What Are the Criticisms of Payback Period?

Companies often discuss details regarding the payback period of a project.
Companies often discuss details regarding the payback period of a project. (Image: BananaStock/BananaStock/Getty Images)

A payback period is a common method used by organizations to determine how long it will take to recoup money spent on a project. This method has advantages, but it also has drawn many criticisms from analysts and business owners.


It is calculated by dividing the total cost of the project by the annual cash inflow. Projects that have shorter payback periods are considered less risky because they are more liquid and allow businesses to recover the investment made into the project faster. Companies often feel that if a project has a payback period of one year or less, the project is a necessity and should be completed.

Long-Term Benefits

One criticism of the payback period method is that it only takes into consideration the return of the project during the payback period. After the payback period ends, it ignores all benefits of the project thereafter. Therefore, if a company is considering two different projects, it should look at the total benefits expected of each project.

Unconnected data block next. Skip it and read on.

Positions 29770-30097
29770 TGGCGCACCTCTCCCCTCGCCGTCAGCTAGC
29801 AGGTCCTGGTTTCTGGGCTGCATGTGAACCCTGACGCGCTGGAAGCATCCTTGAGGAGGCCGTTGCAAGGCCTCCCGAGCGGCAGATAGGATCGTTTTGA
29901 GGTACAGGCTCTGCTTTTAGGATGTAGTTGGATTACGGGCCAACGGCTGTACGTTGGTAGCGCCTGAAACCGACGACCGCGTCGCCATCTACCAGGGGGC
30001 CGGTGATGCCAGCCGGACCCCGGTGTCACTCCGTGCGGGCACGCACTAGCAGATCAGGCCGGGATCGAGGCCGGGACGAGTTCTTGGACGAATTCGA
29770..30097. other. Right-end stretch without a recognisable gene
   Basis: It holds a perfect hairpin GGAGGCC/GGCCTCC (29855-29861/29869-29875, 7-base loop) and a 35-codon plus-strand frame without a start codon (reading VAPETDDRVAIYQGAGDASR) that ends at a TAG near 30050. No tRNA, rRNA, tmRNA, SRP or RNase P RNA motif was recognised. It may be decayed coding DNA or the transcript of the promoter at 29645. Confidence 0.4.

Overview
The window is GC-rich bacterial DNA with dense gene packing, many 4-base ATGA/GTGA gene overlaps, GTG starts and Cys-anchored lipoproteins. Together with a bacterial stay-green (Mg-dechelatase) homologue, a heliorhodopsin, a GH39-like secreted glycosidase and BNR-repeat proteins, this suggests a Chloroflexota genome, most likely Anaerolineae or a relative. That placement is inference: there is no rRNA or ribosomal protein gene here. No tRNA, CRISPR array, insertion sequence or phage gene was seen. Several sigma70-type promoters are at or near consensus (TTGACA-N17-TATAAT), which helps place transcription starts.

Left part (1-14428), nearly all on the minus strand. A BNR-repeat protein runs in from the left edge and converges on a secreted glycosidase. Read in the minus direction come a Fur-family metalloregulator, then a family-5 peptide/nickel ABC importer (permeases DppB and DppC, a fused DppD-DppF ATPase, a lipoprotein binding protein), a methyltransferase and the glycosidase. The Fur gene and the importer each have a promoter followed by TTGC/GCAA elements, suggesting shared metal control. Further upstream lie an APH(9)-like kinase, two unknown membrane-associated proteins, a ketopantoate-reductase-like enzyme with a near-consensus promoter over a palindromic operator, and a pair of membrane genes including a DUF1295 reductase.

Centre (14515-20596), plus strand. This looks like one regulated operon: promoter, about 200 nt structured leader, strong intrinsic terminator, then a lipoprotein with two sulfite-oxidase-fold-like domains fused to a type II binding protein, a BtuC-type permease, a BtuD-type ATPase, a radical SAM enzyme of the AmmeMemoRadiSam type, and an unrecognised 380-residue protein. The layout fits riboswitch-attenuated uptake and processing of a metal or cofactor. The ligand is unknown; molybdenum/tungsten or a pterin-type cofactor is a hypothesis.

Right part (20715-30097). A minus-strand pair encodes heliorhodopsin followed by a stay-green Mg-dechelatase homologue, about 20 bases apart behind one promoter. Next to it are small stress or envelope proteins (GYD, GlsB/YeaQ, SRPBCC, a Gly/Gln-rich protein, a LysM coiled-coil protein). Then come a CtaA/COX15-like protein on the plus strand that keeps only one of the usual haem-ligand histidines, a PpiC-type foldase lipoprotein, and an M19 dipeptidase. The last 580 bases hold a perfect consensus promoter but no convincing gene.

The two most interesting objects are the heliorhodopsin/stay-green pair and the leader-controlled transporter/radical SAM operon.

Time Value of Money

Another common criticism of this method is that it ignores the principle of time value of money. This method bases cash inflows in the future as equal to cash inflows today, which is not necessarily true. Cash that a company receives today is most likely more valuable than cash received in the future, due to inflation and other factors. Therefore, the expected cash inflows should be evaluated based on when the cash is expected. Companies should value a project that has a higher cash inflow sooner than one that expects a cash inflow at a later period.

Comparing Other Factors

Sometimes this method is criticized because one or more important factors are not considered when making a decision about an investment. For example, assume a company is looking at purchasing a machine and has narrowed its options down to two. Both machines have the same payback period, but are not necessarily equal. If one machine has a higher estimated useful life, it will continue to offer benefits long after the other one would. This criticism is common, and is often overlooked by organizations.

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